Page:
By Chris Roberts
By Joe Eskenazi
By Albert Samaha
By Mike Billings
By Rachel Swan
By Erin Sherbert
By Joe Eskenazi
By Albert Samaha
But the more Poshepny drank, the more of a nuisance he became to his superiors. And the more of a nuisance he became, the farther away his bosses told him to go, hoping to keep him out of trouble; eventually, the commando was pushed all the way to the China border. Poshepny was under strict orders not to engage in combat, but the farther away he went, the more belligerent he became.
After sacking one village, he says, he married the chieftain's daughter, giving the father a dowry of 100 water buffalo and 75 goats. "She had a terrific wiggle," he says with a grin. "Better still, she was Catholic." Poshepny may have been pleased, but his marriage was yet another violation of CIA rules, which forbid agents from becoming romantically involved with their "clients" for security reasons.
On the China border, Poshepny began training a new tribe, 10,000 people who then were called the Yao, and now are called the Mein. As the years passed, Poshepny's reputation as a maniacal, coldblooded killer grew among Americans familiar with his work, while among the tribes, he became respected as a leader who cared about his people. He says he took members of the Yao on airborne reconnaissance missions across the China border. When he ran low on ammunition, he put grenades in glass jars, pulled the spoons, and dropped them from the helicopter. When he ran out of grenades, he says, he dropped smooth, round river stones, which could smash straight through the roof of a jeep.
Poshepny stories are changeable, and he has changed them from time to time in regard to the collection and dissemination of human body parts. He admits that he collected ears, a practice he kept from his days on Iwo Jima. Heads are a different matter. Sometimes he says he kept the heads of his enemies in formaldehyde; other times he says he put them on stakes, according to local customs, and let the tribespeople throw pebbles at them. Yet other times, he says he dropped them from his helicopter like the round river stones.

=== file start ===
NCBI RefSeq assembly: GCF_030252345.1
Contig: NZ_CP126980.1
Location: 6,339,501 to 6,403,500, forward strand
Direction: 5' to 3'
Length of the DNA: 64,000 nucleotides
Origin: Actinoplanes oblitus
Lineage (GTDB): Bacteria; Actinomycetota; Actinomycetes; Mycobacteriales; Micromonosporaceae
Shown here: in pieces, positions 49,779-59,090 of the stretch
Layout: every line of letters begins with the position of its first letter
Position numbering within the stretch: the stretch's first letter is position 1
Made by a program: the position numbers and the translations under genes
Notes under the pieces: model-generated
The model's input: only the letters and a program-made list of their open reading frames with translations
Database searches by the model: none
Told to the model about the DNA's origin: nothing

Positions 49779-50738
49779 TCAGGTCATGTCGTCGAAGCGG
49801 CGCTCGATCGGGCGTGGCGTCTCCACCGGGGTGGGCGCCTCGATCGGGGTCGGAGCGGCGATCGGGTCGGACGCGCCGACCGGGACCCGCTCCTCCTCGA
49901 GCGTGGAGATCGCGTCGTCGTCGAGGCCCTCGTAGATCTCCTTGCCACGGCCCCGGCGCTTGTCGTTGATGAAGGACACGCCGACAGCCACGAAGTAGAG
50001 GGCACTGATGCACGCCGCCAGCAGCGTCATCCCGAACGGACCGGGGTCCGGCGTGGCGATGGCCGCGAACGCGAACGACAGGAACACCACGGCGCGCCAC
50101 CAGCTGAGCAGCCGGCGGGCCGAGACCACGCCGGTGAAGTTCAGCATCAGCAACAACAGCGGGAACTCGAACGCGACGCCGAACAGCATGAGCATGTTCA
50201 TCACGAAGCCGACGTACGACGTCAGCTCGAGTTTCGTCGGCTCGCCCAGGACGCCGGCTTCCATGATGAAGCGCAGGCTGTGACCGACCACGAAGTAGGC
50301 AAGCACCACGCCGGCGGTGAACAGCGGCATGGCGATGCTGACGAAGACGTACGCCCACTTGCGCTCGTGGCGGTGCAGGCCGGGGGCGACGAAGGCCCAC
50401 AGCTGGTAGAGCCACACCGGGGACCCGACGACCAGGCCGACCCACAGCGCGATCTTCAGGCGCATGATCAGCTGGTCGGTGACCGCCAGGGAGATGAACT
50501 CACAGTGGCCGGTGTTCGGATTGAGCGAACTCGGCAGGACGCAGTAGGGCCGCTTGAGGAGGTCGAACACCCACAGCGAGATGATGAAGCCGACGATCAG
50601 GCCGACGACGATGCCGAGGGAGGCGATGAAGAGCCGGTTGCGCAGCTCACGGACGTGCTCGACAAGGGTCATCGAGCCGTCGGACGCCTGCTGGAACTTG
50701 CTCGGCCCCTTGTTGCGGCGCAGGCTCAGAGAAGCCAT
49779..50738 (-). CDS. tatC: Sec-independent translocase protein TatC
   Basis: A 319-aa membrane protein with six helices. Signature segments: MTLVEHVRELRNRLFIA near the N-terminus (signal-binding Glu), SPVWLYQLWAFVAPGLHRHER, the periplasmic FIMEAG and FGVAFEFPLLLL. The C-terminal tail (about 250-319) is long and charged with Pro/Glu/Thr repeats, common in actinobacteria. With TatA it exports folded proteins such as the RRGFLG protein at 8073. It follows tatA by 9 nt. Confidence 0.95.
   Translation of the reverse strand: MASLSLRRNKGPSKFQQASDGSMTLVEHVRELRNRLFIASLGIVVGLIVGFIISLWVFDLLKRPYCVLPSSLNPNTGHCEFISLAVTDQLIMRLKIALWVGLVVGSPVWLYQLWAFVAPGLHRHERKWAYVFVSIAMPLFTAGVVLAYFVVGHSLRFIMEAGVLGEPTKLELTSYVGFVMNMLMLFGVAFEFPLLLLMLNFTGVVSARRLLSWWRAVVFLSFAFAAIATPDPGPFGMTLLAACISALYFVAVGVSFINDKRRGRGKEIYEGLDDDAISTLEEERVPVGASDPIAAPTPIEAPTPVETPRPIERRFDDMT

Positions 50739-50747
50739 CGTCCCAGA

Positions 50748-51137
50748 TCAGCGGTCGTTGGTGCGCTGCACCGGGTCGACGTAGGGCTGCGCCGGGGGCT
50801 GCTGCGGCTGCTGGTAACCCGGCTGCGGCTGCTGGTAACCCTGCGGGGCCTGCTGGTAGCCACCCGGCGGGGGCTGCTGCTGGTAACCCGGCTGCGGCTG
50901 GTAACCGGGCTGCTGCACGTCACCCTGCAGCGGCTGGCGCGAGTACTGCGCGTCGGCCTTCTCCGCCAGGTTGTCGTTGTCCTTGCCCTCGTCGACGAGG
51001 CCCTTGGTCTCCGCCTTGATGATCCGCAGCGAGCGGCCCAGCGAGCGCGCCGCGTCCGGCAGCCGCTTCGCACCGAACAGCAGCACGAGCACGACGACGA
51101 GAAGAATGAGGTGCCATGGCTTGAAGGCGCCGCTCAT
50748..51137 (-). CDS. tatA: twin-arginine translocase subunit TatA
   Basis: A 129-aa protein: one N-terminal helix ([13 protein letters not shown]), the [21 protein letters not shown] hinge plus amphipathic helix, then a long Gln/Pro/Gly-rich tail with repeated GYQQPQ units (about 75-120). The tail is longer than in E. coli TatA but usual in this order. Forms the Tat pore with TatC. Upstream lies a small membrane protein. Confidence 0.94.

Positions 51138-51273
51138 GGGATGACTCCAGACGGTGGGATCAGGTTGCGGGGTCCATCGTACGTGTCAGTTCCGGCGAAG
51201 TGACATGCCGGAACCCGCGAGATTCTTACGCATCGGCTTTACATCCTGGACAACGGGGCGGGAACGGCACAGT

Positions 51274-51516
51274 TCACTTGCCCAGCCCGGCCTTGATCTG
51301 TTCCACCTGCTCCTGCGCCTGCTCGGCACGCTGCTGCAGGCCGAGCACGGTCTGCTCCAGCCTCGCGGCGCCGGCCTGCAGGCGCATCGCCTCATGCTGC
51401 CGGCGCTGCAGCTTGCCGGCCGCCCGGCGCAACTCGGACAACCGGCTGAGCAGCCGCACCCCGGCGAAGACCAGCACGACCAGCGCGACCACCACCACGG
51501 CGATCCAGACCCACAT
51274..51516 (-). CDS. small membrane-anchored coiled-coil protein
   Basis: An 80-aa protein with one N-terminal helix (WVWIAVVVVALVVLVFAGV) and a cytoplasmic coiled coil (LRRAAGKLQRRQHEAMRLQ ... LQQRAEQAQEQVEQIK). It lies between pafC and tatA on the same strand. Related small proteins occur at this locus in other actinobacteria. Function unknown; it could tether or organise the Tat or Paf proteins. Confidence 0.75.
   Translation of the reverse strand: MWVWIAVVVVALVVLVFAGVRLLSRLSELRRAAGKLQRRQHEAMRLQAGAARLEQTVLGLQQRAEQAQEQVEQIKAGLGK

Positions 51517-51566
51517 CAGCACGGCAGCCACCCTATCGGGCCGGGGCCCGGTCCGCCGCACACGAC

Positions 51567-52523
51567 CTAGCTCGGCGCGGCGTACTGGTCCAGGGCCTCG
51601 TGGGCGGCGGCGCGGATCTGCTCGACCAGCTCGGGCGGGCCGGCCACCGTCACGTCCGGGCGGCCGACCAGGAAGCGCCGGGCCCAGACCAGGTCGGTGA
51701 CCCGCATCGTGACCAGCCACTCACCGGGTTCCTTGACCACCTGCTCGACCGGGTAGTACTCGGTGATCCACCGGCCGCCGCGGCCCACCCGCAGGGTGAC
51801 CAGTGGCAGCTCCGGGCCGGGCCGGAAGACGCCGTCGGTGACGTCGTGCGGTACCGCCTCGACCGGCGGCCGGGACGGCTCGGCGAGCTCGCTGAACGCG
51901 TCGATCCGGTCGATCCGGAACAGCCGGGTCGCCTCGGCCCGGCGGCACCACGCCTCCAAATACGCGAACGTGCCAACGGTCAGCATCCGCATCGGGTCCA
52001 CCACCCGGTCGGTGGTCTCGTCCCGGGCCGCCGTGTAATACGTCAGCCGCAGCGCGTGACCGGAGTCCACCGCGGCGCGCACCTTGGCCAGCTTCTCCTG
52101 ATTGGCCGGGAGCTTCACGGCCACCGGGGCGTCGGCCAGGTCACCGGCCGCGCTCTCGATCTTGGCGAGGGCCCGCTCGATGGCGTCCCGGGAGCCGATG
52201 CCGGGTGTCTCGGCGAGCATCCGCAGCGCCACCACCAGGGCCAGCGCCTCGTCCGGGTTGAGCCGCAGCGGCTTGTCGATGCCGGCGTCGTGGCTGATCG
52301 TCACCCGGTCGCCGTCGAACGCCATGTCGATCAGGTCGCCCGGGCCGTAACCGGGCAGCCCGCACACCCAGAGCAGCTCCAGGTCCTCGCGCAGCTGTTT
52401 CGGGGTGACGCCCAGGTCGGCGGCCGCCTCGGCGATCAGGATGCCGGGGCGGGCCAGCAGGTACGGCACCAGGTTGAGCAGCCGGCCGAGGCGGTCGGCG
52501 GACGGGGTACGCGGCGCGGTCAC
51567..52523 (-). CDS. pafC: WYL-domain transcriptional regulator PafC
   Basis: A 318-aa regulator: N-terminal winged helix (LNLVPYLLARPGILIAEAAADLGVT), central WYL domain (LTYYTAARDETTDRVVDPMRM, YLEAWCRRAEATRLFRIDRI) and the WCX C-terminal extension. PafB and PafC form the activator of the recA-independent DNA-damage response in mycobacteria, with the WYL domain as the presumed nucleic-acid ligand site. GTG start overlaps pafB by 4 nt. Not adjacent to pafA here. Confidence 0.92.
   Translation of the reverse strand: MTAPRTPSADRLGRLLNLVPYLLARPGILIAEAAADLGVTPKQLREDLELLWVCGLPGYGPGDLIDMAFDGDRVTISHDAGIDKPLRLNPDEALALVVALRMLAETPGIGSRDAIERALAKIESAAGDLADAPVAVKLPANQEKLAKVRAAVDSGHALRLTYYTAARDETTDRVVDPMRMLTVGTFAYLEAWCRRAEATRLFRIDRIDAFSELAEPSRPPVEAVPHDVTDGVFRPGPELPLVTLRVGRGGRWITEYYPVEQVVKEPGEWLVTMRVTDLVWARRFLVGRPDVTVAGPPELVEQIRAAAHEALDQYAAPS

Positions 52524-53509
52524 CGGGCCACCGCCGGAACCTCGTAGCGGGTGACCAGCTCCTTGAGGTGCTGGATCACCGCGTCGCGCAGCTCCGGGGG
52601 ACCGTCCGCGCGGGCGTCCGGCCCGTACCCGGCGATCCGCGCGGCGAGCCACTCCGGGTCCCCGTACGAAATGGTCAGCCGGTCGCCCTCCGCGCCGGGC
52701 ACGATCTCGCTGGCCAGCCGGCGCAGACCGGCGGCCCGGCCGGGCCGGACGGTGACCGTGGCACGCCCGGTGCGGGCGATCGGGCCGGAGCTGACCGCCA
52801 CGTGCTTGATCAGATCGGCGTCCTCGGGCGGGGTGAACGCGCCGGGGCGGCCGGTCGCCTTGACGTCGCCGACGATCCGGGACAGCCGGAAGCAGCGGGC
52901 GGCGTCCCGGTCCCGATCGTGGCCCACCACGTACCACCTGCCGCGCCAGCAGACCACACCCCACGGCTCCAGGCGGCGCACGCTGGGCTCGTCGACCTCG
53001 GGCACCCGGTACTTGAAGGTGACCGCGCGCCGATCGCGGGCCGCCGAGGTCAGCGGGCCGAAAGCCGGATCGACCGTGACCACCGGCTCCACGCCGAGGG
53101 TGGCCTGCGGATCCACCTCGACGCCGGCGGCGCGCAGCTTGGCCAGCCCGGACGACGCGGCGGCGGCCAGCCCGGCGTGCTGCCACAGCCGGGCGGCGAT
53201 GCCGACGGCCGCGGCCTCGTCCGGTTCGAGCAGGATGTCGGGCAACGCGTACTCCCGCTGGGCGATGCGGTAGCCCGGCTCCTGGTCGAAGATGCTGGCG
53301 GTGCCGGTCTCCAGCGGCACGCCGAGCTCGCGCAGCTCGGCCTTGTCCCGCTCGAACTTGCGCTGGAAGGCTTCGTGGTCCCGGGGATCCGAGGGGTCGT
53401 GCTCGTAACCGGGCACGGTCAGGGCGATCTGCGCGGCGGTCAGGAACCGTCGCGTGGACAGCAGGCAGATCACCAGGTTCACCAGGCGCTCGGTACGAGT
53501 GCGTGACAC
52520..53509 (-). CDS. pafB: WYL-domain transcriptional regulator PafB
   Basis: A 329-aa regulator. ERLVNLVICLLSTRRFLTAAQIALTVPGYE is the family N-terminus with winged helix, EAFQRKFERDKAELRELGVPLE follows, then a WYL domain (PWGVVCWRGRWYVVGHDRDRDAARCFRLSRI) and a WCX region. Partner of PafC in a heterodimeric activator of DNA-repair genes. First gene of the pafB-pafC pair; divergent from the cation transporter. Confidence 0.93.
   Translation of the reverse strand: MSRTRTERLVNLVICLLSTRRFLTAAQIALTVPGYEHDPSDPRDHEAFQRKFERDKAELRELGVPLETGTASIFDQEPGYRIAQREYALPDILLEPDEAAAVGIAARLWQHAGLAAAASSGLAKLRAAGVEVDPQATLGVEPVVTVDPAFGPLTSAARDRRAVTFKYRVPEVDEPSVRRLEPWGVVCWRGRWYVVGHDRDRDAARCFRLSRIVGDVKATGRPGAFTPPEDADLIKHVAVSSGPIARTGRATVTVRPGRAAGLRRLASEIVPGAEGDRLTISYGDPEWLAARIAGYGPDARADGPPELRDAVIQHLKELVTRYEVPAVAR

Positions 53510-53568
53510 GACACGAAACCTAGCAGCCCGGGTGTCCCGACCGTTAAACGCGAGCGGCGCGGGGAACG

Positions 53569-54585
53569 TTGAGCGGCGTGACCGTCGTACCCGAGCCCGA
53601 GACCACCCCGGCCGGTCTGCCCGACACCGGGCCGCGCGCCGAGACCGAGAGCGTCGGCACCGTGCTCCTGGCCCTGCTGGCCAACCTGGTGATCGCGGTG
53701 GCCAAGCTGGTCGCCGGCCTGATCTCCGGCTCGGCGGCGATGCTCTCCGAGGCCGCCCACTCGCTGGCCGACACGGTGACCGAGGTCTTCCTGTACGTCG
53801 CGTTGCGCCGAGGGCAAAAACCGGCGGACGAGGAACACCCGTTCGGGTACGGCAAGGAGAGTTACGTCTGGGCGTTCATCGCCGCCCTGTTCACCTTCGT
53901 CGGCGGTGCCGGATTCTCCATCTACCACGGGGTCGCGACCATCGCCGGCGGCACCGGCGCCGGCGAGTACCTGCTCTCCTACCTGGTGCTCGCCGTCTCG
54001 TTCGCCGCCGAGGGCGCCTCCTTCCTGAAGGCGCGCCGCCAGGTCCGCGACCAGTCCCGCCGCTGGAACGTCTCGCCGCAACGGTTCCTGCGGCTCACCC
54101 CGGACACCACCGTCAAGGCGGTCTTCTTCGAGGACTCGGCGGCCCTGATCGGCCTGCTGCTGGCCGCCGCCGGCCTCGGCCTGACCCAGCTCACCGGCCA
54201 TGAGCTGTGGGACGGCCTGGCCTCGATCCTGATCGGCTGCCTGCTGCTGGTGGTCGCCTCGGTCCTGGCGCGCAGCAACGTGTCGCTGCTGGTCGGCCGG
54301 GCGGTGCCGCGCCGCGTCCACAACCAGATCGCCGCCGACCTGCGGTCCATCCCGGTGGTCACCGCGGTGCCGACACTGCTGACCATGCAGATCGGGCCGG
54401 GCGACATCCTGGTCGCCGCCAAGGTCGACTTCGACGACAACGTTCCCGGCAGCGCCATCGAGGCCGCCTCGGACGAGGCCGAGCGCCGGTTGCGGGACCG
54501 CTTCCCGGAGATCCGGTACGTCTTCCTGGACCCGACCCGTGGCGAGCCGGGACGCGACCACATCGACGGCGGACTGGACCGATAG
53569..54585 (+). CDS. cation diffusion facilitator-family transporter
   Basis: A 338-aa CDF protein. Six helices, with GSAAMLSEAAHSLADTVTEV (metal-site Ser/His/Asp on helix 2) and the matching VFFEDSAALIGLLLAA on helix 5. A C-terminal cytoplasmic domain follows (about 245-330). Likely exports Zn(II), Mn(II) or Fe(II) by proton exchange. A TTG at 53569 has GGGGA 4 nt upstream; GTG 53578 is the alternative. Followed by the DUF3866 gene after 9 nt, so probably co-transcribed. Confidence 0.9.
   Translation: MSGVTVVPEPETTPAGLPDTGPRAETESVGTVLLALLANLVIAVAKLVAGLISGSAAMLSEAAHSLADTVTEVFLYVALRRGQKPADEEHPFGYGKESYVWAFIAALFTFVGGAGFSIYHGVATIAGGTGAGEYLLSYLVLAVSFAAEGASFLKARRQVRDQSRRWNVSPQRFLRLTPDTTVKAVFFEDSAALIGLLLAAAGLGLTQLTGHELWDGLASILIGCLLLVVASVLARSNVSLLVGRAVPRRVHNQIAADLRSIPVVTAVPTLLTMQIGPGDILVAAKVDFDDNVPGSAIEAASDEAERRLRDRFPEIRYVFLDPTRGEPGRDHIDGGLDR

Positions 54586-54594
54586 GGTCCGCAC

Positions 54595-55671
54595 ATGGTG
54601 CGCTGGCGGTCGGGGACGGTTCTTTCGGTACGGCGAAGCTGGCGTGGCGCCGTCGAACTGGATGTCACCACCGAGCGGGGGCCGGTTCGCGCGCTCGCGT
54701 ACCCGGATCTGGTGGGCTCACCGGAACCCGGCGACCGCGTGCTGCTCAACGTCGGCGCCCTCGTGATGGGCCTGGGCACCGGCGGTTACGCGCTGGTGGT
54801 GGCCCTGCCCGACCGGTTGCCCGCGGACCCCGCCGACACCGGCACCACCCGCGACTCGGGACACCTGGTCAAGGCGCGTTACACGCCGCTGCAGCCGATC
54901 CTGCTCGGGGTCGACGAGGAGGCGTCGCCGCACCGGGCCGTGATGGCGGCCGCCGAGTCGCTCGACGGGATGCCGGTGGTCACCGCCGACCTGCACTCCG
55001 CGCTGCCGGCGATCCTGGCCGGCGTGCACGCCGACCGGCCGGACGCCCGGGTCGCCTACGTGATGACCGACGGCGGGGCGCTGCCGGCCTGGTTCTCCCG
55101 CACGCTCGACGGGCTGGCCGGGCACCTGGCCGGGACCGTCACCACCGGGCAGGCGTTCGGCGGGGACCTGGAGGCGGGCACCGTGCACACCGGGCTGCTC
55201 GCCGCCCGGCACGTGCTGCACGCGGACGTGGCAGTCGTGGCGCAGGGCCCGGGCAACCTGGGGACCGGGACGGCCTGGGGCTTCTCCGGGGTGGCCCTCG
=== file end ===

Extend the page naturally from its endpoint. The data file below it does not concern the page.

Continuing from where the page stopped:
"Keep in mind that Tony has a grisly sense of humor," Shirley says. "He once said he was collecting heads for humanitarian reasons. He had been paying a bounty for ears, until he ran into a little boy with his ears missing. The boy said his father had cut them off and sold them. Tony was so shocked, he gave the boy a few hundred kip, and immediately decided he would accept only heads from then on."
It is at this point in the story when the legend of Poshepny and the legend of Kurtz begin to diverge. In Apocalypse Now, Kurtz became estranged from the U.S. government, turning inward as he succumbed to the animal instincts of the jungle. Poshepny surrendered to his wild instincts as well, particularly to his thirst for lao-lao. But unlike Kurtz, Poshepny did not turn inward. In fact, he did not change much from his brutish youth; rather, the mind-set of his country changed. As the Vietnam War dragged on, the Tony Poes, once revered as American heroes, were reduced to bloodthirsty barbarians in their home country's eyes.
In 1975, Poshepny and 800 other CIA operatives in Asia were released from duty. "They kicked us out because they said we were an embarrassment," Poshepny says, still baffled by the turn of events. "We were the ones who won the goddamn war against communism."
Poshepny is still shocked by how he heard America received its veterans, how Gen. William Westmoreland, the overall U.S. commander in South Vietnam, called the war a mistake. "And 200,000 young men burning their draft cards?" he asks with scorn. "Jane Fonda, that bitch, daring to question John McCain? I wish I had been in the country when those college kids were protesting at Sather Gate. I woulda gone down there and beat the shit out of them."
Despite Poshepny's bitterness toward his country's withdrawal of support, even he says he needed the rest. When the CIA cut its agents loose, Poshepny had already served 30 years, the magic number for a fat military pension. He retired to a tapioca farm in Thailand. For the first time in his life he spent time with his wife, his son, and his two daughters. He was still beloved by the Yao people, who lived not far away in Laos. Over time he mellowed, only occasionally finishing off a quart of scotch and swaggering down the streets of Udorn with a loaded .45 Magnum in his belt. In 1980 he was diagnosed with diabetes and drastically cut back his drinking. He returned to San Francisco in 1992 on a temporary visit; the visit became permanent.
Tony Poe had lived to see another day.
"When reporters talk to my father, they write down the silly things he says," Maria Poshepny, Tony Poe's eldest daughter, says at the wedding. "They don't appreciate the fact that he stayed with his people. He took care of them. He didn't just rape the land and leave, like so many others. He didn't just impregnate my mother and fly home. He took her with him."